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RCEP agreement could harm workers

Eimear test O'Sullivan

This month the Australian Government signed off on a massive secret trade deal that could tip the balance in favour of corporations and screw workers.

The Regional Comprehensive Economic Partnership (RCEP) negotiations began in 2012 between 16 countries: India China, Japan, South Korea, Australia, New Zealand and the 10 ASEAN countries, which represented half the world's population.

The agreement ultimately comprises 15 countries after India pulled out of negotiations. Since Australia already has free trade agreements with all of the remaining member countries, India’s absence significantly diminishes any benefit that might have been in it for Australian exporters.

The RCEP text remained secret until after it was signed on Sunday 15 November 2020.

The RCEP will be tabled in the next sitting of Parliament and will be reviewed by a parliamentary committee early next year. Despite this review, the committee is unable to change the text, regardless of what it finds wrong with the agreement.

The ETU and other unions have some major concerns with the agreement, including:

  • mechanisms which will encourage countries to privatise public owned services like airlines.
  • provisions which seek to require countries to share market access to public services and monopoly industries such as such as health, education, water, energy, telecommunications, finance and digital trade with foreign investors and restrict the ability of governments to regulate them in the public interest.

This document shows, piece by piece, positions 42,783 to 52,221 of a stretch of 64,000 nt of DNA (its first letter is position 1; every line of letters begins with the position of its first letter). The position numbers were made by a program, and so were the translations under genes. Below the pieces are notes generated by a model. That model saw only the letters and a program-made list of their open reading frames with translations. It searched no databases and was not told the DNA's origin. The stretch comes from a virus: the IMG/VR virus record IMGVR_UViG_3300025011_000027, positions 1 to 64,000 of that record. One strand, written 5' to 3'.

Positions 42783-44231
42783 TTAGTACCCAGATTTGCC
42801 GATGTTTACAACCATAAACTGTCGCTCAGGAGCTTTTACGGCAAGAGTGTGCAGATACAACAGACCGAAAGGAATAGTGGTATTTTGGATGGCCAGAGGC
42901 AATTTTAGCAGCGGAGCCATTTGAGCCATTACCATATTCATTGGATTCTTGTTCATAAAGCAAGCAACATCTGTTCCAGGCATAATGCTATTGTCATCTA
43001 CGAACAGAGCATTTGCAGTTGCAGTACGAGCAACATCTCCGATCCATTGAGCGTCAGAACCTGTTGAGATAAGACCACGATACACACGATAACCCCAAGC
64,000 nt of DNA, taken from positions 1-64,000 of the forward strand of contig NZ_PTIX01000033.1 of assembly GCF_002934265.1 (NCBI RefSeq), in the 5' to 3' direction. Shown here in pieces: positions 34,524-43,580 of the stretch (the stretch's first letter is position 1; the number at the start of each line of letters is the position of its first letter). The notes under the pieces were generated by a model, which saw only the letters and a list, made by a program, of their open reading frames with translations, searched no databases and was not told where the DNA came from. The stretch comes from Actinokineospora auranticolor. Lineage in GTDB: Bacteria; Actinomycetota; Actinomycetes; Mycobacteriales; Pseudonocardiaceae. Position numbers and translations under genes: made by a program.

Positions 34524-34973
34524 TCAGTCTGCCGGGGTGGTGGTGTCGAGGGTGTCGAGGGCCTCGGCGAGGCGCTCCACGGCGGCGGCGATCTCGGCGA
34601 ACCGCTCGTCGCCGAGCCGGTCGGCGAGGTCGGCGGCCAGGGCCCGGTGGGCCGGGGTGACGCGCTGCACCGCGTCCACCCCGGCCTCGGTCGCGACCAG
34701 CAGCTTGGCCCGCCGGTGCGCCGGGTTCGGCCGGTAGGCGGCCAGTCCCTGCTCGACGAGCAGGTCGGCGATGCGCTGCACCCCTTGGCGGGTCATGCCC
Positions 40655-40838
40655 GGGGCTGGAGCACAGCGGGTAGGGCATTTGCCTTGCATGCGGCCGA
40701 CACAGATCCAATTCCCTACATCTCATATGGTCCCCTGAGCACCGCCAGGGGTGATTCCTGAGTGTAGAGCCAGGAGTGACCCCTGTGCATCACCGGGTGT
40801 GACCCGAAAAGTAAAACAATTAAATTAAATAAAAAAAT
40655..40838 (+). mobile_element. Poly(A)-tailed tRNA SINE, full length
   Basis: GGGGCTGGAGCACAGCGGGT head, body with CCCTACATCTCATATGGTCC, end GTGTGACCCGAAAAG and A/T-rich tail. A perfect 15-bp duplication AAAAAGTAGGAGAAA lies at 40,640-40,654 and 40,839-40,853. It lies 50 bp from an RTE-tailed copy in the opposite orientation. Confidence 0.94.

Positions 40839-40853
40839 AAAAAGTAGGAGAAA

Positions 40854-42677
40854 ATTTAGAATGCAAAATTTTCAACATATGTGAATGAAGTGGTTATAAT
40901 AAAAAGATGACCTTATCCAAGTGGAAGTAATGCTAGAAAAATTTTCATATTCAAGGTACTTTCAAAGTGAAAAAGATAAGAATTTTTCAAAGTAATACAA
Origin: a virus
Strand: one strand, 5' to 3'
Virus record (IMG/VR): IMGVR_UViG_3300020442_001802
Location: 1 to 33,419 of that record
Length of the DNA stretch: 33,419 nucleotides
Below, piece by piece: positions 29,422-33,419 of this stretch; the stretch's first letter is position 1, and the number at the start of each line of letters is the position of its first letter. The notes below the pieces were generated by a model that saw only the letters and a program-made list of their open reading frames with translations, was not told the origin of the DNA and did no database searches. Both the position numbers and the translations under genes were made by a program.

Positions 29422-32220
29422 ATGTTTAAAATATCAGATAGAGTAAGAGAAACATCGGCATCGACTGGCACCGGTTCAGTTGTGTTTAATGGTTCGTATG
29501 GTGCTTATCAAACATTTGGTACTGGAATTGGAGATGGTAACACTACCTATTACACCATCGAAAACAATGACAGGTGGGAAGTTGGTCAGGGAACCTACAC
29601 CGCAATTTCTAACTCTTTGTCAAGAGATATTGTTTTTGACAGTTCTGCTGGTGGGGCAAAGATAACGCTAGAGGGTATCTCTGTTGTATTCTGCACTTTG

Workers’ rights

The Australian Government should be using trade agreements to improve working conditions and address issues of labour exploitation, including forced labour and child labour.

  • The RCEP contains no protections for workers’ rights or human rights: there is no reference to international labour standards or human rights standards, and no labour chapter.

The lack of safeguards for workers’ rights is particularly concerning given the RCEP agreement contains several countries with poor labour rights records.

  • Over half of the 15 countries party to the RCEP agreement are ranked as among the worst countries in the world to work, where workers effectively have no access to rights, according to the International Trade Union Confederation’s (ITUC) 2020 Global Rights Index.
  • According to the Global Rights Index, the worst RCEP countries for workers – Brunei Darussalam, Cambodia, China, Indonesia, Korea, Laos, the Philippines, and Thailand – have poor labour rights records, including the use of child labour and forced labour; arbitrary arrests, detention and imprisonment of trade union leaders and worker activists; and limitations on freedom of association and collective bargaining.
  • Australian companies doing the right thing risk being undercut on labour costs by companies that use forced or child labour and repress union organising activity.

‘The world’s biggest trade deal delivers nothing new for Australia’s export opportunities and instead entrenches the existing trade deals which see Australia removing all import Tariffs within 12 months while countries like China get to maintain 20% import tariffs on thousands of products only committing to gradually reduce them over nearly two decades.’

Learn more here.

We will continue to campaign against this partnership. Keep an eye on our Facebook page for any updates.

Pictured: The ETU National Office says NO to the RCEP. 


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